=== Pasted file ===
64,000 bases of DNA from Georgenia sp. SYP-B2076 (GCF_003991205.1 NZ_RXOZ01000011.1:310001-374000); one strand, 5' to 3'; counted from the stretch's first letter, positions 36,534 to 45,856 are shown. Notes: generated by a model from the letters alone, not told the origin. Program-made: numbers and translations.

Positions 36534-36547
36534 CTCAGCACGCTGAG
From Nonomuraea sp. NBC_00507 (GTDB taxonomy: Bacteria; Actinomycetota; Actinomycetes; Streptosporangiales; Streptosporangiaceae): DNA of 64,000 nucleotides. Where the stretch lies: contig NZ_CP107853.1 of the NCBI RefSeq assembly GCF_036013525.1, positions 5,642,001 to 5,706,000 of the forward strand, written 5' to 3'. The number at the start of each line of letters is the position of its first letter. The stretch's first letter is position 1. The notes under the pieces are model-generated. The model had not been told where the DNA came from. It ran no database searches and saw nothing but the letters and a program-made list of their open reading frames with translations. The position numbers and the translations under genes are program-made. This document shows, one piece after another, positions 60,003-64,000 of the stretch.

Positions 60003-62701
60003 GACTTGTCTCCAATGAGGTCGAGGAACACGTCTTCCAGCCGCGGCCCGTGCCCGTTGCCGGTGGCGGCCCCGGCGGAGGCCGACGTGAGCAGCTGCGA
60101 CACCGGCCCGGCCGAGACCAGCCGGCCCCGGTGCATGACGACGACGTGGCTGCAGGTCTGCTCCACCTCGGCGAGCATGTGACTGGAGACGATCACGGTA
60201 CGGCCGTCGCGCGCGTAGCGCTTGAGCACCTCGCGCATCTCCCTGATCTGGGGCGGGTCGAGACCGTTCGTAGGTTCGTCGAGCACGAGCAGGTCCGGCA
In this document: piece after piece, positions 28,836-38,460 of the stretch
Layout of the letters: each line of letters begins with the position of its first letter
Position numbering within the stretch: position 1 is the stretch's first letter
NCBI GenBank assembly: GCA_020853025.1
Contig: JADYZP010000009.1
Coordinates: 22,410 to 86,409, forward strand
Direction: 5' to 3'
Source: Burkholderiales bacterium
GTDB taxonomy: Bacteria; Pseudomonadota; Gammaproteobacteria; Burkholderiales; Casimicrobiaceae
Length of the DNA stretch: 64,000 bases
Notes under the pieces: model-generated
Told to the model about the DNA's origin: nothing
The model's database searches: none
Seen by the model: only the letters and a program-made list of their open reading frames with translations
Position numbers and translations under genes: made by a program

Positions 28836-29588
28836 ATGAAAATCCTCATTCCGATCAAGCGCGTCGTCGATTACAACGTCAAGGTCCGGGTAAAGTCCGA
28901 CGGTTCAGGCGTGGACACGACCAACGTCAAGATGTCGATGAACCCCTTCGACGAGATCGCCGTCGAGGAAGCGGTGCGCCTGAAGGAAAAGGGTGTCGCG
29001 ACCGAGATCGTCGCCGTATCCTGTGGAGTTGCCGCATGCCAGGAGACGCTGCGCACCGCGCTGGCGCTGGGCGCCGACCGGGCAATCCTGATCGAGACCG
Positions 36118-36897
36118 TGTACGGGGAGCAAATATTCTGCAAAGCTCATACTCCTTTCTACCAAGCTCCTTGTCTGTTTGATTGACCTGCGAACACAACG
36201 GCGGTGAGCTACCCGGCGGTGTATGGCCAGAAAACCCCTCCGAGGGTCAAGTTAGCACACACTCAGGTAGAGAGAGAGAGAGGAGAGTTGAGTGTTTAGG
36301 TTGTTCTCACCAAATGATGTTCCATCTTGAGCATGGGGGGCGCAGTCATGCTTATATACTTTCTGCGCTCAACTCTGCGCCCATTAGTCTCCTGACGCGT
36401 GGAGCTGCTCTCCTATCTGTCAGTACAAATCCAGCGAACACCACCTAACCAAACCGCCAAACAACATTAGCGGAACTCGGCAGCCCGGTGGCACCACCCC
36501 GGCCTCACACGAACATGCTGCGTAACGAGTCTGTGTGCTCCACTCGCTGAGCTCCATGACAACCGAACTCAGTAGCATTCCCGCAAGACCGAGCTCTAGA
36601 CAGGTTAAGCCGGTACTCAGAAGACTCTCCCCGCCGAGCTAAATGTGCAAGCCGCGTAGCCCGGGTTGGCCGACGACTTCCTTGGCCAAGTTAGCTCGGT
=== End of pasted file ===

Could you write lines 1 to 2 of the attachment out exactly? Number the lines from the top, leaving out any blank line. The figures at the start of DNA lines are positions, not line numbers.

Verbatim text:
64,000 bases of DNA from Georgenia sp. SYP-B2076 (GCF_003991205.1 NZ_RXOZ01000011.1:310001-374000); one strand, 5' to 3'; counted from the stretch's first letter, positions 36,534 to 45,856 are shown. Notes: generated by a model from the letters alone, not told the origin. Program-made: numbers and translations.

Positions 36534-36547